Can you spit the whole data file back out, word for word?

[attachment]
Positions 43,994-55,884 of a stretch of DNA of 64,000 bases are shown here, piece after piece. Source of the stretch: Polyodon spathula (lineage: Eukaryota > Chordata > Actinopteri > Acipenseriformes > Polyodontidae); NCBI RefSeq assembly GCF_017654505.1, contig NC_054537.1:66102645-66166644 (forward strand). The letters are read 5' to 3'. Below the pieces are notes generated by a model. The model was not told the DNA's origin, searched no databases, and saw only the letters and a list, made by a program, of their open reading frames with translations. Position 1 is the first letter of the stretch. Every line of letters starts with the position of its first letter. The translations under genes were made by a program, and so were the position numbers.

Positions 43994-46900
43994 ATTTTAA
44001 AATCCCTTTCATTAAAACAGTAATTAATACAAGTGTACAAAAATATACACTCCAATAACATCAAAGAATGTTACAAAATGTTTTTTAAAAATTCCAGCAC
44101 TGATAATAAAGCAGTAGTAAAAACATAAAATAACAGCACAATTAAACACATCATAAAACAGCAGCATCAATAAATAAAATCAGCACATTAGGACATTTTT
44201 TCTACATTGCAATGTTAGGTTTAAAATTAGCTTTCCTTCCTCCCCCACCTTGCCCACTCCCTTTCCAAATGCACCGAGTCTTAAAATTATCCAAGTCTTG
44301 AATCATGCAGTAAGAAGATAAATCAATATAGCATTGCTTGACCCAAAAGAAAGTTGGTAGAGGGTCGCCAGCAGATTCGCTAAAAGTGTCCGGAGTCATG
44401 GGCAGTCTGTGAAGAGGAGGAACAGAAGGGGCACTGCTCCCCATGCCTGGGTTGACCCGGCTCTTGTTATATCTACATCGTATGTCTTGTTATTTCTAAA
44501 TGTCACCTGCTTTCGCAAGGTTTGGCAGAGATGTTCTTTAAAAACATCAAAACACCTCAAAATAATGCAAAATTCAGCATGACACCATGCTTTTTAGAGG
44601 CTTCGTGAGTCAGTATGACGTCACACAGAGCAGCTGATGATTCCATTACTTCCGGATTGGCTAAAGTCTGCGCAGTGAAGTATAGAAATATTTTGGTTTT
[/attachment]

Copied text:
Positions 43,994-55,884 of a stretch of DNA of 64,000 bases are shown here, piece after piece. Source of the stretch: Polyodon spathula (lineage: Eukaryota > Chordata > Actinopteri > Acipenseriformes > Polyodontidae); NCBI RefSeq assembly GCF_017654505.1, contig NC_054537.1:66102645-66166644 (forward strand). The letters are read 5' to 3'. Below the pieces are notes generated by a model. The model was not told the DNA's origin, searched no databases, and saw only the letters and a list, made by a program, of their open reading frames with translations. Position 1 is the first letter of the stretch. Every line of letters starts with the position of its first letter. The translations under genes were made by a program, and so were the position numbers.

Positions 43994-46900
43994 ATTTTAA
44001 AATCCCTTTCATTAAAACAGTAATTAATACAAGTGTACAAAAATATACACTCCAATAACATCAAAGAATGTTACAAAATGTTTTTTAAAAATTCCAGCAC
44101 TGATAATAAAGCAGTAGTAAAAACATAAAATAACAGCACAATTAAACACATCATAAAACAGCAGCATCAATAAATAAAATCAGCACATTAGGACATTTTT
44201 TCTACATTGCAATGTTAGGTTTAAAATTAGCTTTCCTTCCTCCCCCACCTTGCCCACTCCCTTTCCAAATGCACCGAGTCTTAAAATTATCCAAGTCTTG
44301 AATCATGCAGTAAGAAGATAAATCAATATAGCATTGCTTGACCCAAAAGAAAGTTGGTAGAGGGTCGCCAGCAGATTCGCTAAAAGTGTCCGGAGTCATG
44401 GGCAGTCTGTGAAGAGGAGGAACAGAAGGGGCACTGCTCCCCATGCCTGGGTTGACCCGGCTCTTGTTATATCTACATCGTATGTCTTGTTATTTCTAAA
44501 TGTCACCTGCTTTCGCAAGGTTTGGCAGAGATGTTCTTTAAAAACATCAAAACACCTCAAAATAATGCAAAATTCAGCATGACACCATGCTTTTTAGAGG
44601 CTTCGTGAGTCAGTATGACGTCACACAGAGCAGCTGATGATTCCATTACTTCCGGATTGGCTAAAGTCTGCGCAGTGAAGTATAGAAATATTTTGGTTTT